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Achieving energy autonomy.

Last year's blackout accentuated the need for building owners to take charge of their energy future. And though Congress may enact legislation intended to provide a "fix" for the electrical grid, it is clear the private sector can implement more effective solutions long before the government is able to do so.

While mission critical facilities all have backup capabilities, the prolonged power failure demonstrated to many the inadequacy of their emergency power planning. The growing trend today is for owners to seek some degree of energy autonomy by

implementing solutions that provide a "continuum of independence" from outside forces.

A wide range of options now exist:

Standby Power Systems ... Standby power systems provide the most basic "life safety" features required by code, including emergency lighting, and fire pumps. They "sense" loss of utility power and activate a diesel engine generator to assume critical loads.

Unfortunately, many mission critical facilities discovered during the blackout the limitations of such systems. Without significant "upsizing" and an adequate supply of diesel fuel, these systems cannot maintain operations during a prolonged outage.

The upside is that recent advances in standby power technology has brought down installation costs and created smaller units.

An added benefit to a comprehensive standby power strategy is the issue of power quality. Standby systems can detect voltage irregularities and power surges, kicking in automatically to protect critical systems.

Cogeneration ... Cogeneration uses commercially proven technologies to produce electricity and heat from a single fuel source. These facilities have improved dramatically in unit sizes to allow a smaller footprint; in efficiency, using less fuel to produce more energy; in emissions, resulting in lower NOx; and in the price of the units.

Cogeneration can be designed "in parallel" with a utility to supply partial loads and in an "islanded" configuration operated independently from the utility. This usually includes redundancy in on-site generation equipment in case of failure. Finally, cogeneration can be designed in "islanded mode" with utility backup.

Steam Turbine Generators ... A steam turbine generator accepts superheated or saturated steam that powers turbine blades to generate electricity or drive a process end use, such as a pump, blower, or compressor. Any operation that has a boiler plant for process heating can look to use that capacity to drive a turbine.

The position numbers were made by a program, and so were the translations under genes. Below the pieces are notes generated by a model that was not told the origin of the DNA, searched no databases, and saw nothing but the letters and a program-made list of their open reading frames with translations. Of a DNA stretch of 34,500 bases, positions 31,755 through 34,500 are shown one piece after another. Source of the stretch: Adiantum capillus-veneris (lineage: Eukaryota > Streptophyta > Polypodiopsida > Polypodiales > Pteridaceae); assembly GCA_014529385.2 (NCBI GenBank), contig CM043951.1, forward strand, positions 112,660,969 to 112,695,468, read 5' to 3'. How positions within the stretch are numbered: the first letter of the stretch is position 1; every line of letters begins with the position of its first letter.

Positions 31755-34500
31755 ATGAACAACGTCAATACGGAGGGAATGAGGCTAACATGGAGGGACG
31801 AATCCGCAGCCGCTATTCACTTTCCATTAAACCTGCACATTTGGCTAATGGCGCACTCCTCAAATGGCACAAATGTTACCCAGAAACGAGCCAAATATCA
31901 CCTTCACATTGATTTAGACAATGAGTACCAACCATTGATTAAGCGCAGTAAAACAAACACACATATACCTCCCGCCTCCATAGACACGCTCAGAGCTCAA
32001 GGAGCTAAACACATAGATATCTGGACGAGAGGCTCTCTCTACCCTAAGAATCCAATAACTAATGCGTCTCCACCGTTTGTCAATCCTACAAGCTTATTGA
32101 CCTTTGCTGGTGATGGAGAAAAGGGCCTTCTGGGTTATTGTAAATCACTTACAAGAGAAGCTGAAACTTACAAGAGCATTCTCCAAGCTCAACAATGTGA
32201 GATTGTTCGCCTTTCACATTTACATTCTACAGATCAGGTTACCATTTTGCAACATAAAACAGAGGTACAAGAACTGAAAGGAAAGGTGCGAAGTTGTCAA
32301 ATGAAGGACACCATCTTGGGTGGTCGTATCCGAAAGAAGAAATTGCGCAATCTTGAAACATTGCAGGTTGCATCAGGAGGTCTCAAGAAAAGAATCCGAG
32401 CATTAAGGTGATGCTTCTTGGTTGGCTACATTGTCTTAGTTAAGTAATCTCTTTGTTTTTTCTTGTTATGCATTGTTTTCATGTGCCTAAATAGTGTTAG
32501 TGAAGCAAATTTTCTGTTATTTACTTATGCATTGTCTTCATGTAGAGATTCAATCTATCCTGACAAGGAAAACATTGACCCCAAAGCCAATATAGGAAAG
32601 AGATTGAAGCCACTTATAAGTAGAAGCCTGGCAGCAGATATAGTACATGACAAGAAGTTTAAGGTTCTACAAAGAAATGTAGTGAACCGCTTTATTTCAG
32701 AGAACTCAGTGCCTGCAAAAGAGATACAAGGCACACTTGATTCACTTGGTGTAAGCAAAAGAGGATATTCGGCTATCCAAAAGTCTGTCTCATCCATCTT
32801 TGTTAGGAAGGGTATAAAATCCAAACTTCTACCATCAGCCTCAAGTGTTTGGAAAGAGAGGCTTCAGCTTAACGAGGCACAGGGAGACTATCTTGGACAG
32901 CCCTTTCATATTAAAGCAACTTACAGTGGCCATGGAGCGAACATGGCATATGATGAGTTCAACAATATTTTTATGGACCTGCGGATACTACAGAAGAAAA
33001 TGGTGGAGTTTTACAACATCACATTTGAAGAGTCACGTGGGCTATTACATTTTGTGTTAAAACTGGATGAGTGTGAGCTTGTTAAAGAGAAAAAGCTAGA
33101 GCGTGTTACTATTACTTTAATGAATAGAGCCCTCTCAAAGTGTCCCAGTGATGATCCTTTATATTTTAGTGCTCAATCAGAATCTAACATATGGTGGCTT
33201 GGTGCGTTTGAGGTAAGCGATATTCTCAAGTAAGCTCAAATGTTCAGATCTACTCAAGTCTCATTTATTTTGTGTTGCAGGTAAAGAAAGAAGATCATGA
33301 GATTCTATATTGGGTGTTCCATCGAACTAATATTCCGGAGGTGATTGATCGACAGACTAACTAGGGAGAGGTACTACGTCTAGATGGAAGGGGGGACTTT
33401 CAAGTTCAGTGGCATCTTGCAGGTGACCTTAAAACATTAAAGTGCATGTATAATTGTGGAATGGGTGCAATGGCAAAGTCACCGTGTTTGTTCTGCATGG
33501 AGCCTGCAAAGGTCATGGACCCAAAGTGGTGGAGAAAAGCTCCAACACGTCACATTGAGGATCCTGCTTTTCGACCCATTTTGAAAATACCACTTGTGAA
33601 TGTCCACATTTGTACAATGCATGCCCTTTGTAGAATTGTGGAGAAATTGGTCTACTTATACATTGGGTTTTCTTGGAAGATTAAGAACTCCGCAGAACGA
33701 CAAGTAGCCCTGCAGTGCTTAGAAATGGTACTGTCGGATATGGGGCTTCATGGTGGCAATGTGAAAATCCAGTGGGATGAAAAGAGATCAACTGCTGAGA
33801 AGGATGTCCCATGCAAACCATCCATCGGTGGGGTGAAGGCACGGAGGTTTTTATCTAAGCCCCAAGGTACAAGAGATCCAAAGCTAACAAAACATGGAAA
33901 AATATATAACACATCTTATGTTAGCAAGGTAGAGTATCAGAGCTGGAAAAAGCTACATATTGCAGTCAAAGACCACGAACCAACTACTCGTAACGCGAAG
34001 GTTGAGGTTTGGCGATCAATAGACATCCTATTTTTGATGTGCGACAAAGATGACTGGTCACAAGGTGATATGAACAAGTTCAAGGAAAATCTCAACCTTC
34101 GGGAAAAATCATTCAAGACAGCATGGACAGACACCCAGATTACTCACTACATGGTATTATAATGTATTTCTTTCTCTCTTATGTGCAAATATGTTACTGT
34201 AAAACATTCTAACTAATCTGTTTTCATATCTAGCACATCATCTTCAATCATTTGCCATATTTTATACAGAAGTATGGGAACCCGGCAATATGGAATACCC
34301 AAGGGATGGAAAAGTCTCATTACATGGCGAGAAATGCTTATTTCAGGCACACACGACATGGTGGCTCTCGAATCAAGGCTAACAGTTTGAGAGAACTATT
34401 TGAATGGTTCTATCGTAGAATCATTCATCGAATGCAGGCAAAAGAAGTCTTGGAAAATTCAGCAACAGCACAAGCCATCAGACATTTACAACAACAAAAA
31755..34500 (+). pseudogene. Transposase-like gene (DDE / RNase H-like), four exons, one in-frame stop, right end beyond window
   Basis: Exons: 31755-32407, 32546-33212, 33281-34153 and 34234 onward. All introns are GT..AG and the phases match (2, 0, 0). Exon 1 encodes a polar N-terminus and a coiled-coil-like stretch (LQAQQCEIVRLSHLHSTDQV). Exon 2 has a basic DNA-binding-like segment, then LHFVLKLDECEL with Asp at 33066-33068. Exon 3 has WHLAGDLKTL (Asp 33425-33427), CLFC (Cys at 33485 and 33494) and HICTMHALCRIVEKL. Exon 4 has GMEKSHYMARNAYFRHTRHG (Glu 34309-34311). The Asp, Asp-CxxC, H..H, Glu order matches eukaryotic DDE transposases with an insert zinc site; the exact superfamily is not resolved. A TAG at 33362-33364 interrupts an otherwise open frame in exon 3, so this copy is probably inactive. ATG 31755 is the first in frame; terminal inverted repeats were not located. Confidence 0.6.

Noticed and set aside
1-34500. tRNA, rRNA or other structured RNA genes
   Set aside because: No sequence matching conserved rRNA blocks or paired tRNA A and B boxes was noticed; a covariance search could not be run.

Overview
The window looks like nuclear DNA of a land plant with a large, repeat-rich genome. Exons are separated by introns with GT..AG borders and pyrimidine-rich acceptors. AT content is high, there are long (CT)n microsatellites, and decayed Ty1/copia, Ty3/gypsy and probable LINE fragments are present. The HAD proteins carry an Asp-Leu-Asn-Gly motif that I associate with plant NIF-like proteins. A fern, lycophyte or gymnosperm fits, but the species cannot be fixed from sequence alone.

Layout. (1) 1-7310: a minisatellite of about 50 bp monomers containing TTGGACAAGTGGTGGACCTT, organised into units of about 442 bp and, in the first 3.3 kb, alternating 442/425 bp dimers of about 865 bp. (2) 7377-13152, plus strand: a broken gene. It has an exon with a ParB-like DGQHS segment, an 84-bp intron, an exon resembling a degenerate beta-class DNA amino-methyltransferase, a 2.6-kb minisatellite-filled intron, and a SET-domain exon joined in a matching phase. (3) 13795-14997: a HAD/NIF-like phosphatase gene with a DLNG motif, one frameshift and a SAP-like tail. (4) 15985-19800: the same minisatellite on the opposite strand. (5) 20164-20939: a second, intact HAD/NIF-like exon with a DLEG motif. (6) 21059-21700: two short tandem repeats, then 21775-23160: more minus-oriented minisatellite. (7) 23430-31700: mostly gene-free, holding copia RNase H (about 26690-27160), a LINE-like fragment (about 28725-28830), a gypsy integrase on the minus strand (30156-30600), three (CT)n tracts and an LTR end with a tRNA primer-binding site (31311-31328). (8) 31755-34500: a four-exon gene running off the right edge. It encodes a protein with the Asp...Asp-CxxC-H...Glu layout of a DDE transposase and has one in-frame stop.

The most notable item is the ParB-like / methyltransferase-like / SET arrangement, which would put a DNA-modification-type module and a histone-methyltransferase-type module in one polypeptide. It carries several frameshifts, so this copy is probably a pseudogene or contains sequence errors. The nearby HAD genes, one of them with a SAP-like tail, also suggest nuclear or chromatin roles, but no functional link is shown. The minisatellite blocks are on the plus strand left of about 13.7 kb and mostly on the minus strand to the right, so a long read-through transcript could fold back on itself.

The investment in steam turbine equipment can be relatively modest for a power producing capability that can be used as part of normal operations or in an emergency situation.

Waste to Energy ... Waste to energy conversion incinerates waste products from manufacturing facilities and uses the resulting heat to produce steam or hot water that can then be used for heating or for generating electricity. Given a situation where a facility generates waste products that can be used, or proximity to a landfill to make use of methane gas, this approach offers particularly attractive economic advantages.

Fuel Cells ... while thought of as futuristic, fuel cells, which convert hydrogen to electricity, are now being tested in settings that will demonstrate whether the technology is indeed cost effective for large buildings where power quality and reliability are imperative.

The technology holds the promise of enabling a facility to achieve considerable independence from the utility grid.

Although the North American power grid may be the best in the world, energy consumers have no control over its regulation and operation.

In this climate of uncertainty over the reliability of the utility system, it is imperative that businesses and institutions reevaluate their ability to cope with power outages and fluctuations.

Today's improving technologies offer owners a greater incentive than ever to move towards independence by taking control of their own power supply.

GENE MARTIN, PRESIDENT, EMCOR ENERGY & TECHNOLOGIES
COPYRIGHT 2004 Hagedorn Publication
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Copyright 2004, Gale Group. All rights reserved. Gale Group is a Thomson Corporation Company.

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Author:Martin, Gene
Publication:Real Estate Weekly
Geographic Code:1USA
Date:Aug 11, 2004
Words:608
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